BBC reported that scientists investigating families within the Passerida group of perching birds have identified 10 separate branches in their tree of life. One of their findings was that the spotted wren-babbler sat on its own branch and was not related to either wrens or wren-babblers. The new scientific name for the species is Elachura formosa. It was formerly known as Spelaeornis formosus. It is a small perching bird that is found from the eastern Himalayas to southeast China. Read more at: BBC Nature – New bird family discovered in Asia.
Theodore Payne Foundation Wildflower Hotline has just posted their first detailed wildflower report of 2014. Here is what they have found.
If you are driving on the 395 to the Sierra ski resorts, take a detour for wildflower sightings along Nine Mile Canyon. Actually there are 3 or 4 canyons coming out of the Eastern Sierra just above the Inyo/Kern County border that are fun to explore. Nine-mile though has easiest access. There is a good smattering of flowers along the shoulder and protected draws. You’ll see Fremont phacelia (Phacelia fremontii), desert sunflower (Geraea canescens), forget-me-not (Cryptantha cicumcissa), desert chicory (Rafinesquia neomexicana), Fremont pincushion (Chaenactis fremontii), a sweet gilia species (Gilia sp.) and desert dandelion (Malacothrix glabrata).The Joshua Trees (Yucca brevifolia) are starting to bloom as well.
Joshua Tree National Park has posted a new wildflower report of for 3/7/14. They report:
With the recent rainfall, there are some new plants showing their colors and more flowers coming into bloom. Look for the yellow flowers of the desert fiddleneck (Amsinckia tessellata var. tessellata) and western tansymustard (Descurainia pinnata ssp.ochroleuca) along the west entrance.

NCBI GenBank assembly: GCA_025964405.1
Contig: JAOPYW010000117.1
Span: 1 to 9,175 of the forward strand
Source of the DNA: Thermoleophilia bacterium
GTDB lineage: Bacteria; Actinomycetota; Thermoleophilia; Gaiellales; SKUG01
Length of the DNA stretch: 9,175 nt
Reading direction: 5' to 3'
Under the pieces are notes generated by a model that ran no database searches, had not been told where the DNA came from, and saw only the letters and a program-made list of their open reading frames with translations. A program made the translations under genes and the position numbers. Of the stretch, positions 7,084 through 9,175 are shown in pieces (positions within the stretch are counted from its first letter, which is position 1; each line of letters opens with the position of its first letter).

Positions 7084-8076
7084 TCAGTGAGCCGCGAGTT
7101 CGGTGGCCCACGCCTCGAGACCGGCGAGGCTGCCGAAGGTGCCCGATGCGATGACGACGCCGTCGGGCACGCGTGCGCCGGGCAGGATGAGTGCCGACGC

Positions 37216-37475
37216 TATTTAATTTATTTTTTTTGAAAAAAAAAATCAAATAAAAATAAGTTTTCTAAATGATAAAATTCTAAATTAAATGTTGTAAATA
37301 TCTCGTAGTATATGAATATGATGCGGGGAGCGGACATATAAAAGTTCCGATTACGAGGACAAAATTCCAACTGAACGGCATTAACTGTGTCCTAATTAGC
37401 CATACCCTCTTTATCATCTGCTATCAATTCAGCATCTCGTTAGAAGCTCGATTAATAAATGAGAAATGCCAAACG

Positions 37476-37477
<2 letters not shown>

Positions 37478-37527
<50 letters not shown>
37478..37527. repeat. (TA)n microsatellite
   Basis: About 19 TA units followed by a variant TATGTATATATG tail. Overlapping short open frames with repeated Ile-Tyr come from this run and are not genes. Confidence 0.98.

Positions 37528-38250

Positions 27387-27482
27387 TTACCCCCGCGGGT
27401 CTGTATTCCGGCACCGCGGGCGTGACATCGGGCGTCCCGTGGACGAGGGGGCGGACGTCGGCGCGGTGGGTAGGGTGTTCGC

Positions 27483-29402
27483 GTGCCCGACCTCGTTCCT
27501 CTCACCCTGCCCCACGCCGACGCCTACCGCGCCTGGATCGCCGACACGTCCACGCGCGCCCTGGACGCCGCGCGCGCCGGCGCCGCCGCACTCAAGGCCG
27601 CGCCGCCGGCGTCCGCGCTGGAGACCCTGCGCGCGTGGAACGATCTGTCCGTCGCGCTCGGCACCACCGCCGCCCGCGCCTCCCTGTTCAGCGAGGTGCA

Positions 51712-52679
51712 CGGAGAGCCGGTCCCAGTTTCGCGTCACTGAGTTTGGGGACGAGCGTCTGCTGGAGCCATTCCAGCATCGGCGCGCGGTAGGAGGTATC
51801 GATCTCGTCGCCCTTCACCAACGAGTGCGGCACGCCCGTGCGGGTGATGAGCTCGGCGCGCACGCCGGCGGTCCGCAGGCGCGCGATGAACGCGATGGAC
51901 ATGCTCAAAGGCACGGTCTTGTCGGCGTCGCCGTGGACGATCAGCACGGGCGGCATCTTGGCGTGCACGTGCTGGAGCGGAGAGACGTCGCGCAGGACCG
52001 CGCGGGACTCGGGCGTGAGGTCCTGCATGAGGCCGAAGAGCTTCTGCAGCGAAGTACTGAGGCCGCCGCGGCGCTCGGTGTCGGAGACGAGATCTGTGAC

Look closely for the pink flowers of the beavertail cactus (Opuntia basilaris var. basilaris) along the West Entrance and in Wilson Canyon. Farther south, the red blooms of the ocotillo (Fouquieria splendens) are showing bright along the Pinto Basin Road, Cottonwood Basin, and next to the Bajada nature trail.
Weekly reports are posted on our website at: http://www.nps.gov/jotr/planyourvisit/blooms.htm
DesertUSA has a wildflower report for Saddleback Butte State Park on 3/7/14:
Saddleback wildflowers are exploding! There are carpets of yellow coreopsis with gilia mixed in at the north half of the park/picnic area, and the south half/campground area is covered with fiddleneck and a mix of other wildflowers. It smells lovely and the color is beautiful! Come out for a picnic, or stay the night among the wildflowers. No telling how long it will last, but there’s still a lot of buds on the flowers so we’ve likely got a few weeks. Saddleback Butte State Park is a state park in the Antelope Valley of the western Mojave Desert, in Southern California. It is located east of Palmdale, near the community of Lake Los Angeles.